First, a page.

KS: That was a really random thing! One of my friends from high school and I were out at a bar one day, and we were just talking about random, random things, and he brought up Bruce Lee and talked about how much of a great thinker he was, and he showed me this link for a Bruce Lee interview, and I watched this interview online, which was his very last interview. The things that he was saying spoke to me so much because if you think about the mantra of being water, being malleable, being able to fit in a cup, being able to fit in a picture of glass, being like the ocean or being like a drop, I think we all in our lives want to be like that. But it is hard to do it because we approach our lives with preconceived notions and thoughts that sometimes we judge things beforehand; before we even get somewhere we are already judging it, and I think that the mantra of being water was so heavy to me that I had to write something around it.

To take it even deeper as a jazz artist, or a so-called jazz artist, he starts talking about styles, and while he is talking about styles he talks about how art is living, and I was like, "Wow, seriously, art is always living. That means you can't really say what style it is because it is still living." So everything that we are creating, everything that we are placing together is actually a breathing, living thing; so being water in that way also is pretty amazing. So I had to deal with that; I really had to deal with that. Which, in all of that, it involves the sense of surrender, which is the conviction behind that one. You have to surrender to whatever the situation is and make the best out of it. All of the convictions are tied up together. I think that's what the beauty of it is. The conviction of surrender kind of goes back to the thing of who you are versus who you want to be. It all starts there, and it all comes back to that. That's why I chose Bruce Lee.

AAJ: You are a deep human being. You talk about a journey of self-discovery and about pushing the audience to ask deeper questions about meaning. Do you ever feel your music can't express everything you are thinking?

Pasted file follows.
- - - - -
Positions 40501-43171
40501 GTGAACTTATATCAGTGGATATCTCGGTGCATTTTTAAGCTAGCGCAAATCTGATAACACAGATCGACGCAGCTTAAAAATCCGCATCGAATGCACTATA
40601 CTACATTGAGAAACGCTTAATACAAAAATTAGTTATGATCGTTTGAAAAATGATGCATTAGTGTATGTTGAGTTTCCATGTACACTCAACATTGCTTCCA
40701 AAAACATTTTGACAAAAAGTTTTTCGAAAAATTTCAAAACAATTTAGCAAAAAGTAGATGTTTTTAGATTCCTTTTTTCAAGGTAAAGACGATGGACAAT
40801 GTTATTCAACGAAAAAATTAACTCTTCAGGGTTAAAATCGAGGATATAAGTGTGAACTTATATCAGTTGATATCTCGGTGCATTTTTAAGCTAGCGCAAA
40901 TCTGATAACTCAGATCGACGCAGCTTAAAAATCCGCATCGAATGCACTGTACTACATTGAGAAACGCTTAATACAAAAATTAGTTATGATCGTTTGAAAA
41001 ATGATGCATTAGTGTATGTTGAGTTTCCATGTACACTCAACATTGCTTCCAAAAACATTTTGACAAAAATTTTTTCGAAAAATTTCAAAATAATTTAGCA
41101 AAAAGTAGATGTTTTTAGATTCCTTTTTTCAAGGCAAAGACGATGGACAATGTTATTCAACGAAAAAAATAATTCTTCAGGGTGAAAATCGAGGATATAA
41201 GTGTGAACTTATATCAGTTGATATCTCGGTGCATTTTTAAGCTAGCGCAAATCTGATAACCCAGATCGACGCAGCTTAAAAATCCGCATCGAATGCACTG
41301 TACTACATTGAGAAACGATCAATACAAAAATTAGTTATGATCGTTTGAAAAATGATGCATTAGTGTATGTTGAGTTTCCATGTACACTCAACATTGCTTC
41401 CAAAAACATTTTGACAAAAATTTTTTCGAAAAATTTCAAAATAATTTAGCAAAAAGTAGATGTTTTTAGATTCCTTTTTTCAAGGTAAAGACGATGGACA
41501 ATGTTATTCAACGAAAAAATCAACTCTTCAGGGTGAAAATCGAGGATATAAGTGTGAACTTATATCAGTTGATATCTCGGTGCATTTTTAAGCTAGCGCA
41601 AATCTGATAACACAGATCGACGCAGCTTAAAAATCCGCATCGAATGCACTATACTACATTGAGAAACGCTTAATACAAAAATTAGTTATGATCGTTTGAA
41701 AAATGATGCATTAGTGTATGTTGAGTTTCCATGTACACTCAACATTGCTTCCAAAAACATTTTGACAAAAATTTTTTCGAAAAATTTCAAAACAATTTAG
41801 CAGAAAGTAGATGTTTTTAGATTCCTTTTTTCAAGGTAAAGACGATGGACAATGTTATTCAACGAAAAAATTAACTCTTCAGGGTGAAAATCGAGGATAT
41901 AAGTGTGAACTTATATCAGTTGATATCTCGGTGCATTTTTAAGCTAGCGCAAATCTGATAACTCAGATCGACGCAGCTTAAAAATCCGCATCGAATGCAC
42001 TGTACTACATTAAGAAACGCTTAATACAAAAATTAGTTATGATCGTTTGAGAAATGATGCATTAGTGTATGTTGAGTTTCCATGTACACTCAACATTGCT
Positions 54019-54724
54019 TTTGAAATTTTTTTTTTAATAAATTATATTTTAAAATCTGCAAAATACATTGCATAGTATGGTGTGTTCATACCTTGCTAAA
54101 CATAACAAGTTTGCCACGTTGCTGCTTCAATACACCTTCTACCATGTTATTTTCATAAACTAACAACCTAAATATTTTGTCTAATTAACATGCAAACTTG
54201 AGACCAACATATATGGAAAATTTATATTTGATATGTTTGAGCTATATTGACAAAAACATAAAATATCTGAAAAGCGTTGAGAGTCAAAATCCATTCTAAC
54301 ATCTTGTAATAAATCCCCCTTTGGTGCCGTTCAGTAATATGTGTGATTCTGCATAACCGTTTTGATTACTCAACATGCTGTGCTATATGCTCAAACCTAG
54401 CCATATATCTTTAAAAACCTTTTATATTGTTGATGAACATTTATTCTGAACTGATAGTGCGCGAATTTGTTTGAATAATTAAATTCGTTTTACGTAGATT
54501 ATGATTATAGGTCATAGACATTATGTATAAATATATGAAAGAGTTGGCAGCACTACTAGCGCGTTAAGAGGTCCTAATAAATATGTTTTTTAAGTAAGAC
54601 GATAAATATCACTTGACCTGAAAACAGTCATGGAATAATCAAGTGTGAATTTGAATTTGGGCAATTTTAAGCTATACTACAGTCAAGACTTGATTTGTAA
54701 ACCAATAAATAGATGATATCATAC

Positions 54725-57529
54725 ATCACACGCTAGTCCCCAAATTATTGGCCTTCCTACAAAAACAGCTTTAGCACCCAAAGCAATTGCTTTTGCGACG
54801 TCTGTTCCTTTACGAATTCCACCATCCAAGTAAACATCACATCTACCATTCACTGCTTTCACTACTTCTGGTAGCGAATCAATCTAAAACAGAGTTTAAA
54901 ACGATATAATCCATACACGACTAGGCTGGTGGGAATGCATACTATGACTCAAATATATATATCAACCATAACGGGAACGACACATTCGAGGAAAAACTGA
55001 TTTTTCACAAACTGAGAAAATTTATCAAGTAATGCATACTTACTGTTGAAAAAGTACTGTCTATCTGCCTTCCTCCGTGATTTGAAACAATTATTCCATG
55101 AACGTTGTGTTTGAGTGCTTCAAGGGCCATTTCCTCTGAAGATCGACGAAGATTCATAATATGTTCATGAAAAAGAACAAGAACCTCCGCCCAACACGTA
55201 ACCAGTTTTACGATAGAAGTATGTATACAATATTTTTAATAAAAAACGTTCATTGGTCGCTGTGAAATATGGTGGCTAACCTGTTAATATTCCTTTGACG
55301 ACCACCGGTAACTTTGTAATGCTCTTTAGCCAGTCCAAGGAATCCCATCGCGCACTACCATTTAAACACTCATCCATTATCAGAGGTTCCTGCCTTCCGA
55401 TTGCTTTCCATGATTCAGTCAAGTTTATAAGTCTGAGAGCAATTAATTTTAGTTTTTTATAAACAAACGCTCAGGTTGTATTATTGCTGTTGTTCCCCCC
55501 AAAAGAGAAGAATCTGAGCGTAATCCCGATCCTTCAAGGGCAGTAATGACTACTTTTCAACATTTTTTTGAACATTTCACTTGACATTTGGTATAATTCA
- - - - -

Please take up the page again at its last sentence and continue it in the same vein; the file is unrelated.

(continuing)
KS: No, I think my music is my most honest form of being. I think of playing music as sonic meditation. When I think about meditating, and I actually had this conversation with another musician, I sit and I try to meditate sometimes, and I can't stop my mind from talking. You know, you can't ever really stop it, but I think what you are supposed to do is come out of yourself and watch your mind talk—that awareness of seeing your conscious talking—then you can kind of shut it down a little bit. I do get to that sometimes with meditation, but when I play my music, it takes me there—it takes me to a place of complete freedom where I can shut my mind down. I am not thinking of who is in the room or what drums am I playing and all of that stuff. So I think that's my most honest form of communication that I have today. Of course, I want to become a better human being—I am more than just a musician. But I feel that I can at least try to convey all of those feelings and that I work every day to try to convey those feelings, to learn my instrument in such a way that I can convey all of those feelings. But again, you never know. The mysticism of the oracle, its beauty, is that you never know how the message is going to be received. Everybody is going to receive their individual message; I may be trying to portray a sense of anger, and somebody else might get a sense of triumph, you just don't know. It can be received in many different ways. I guess, to me, I feel the most grounded in that way, in my music.


comments powered by Disqus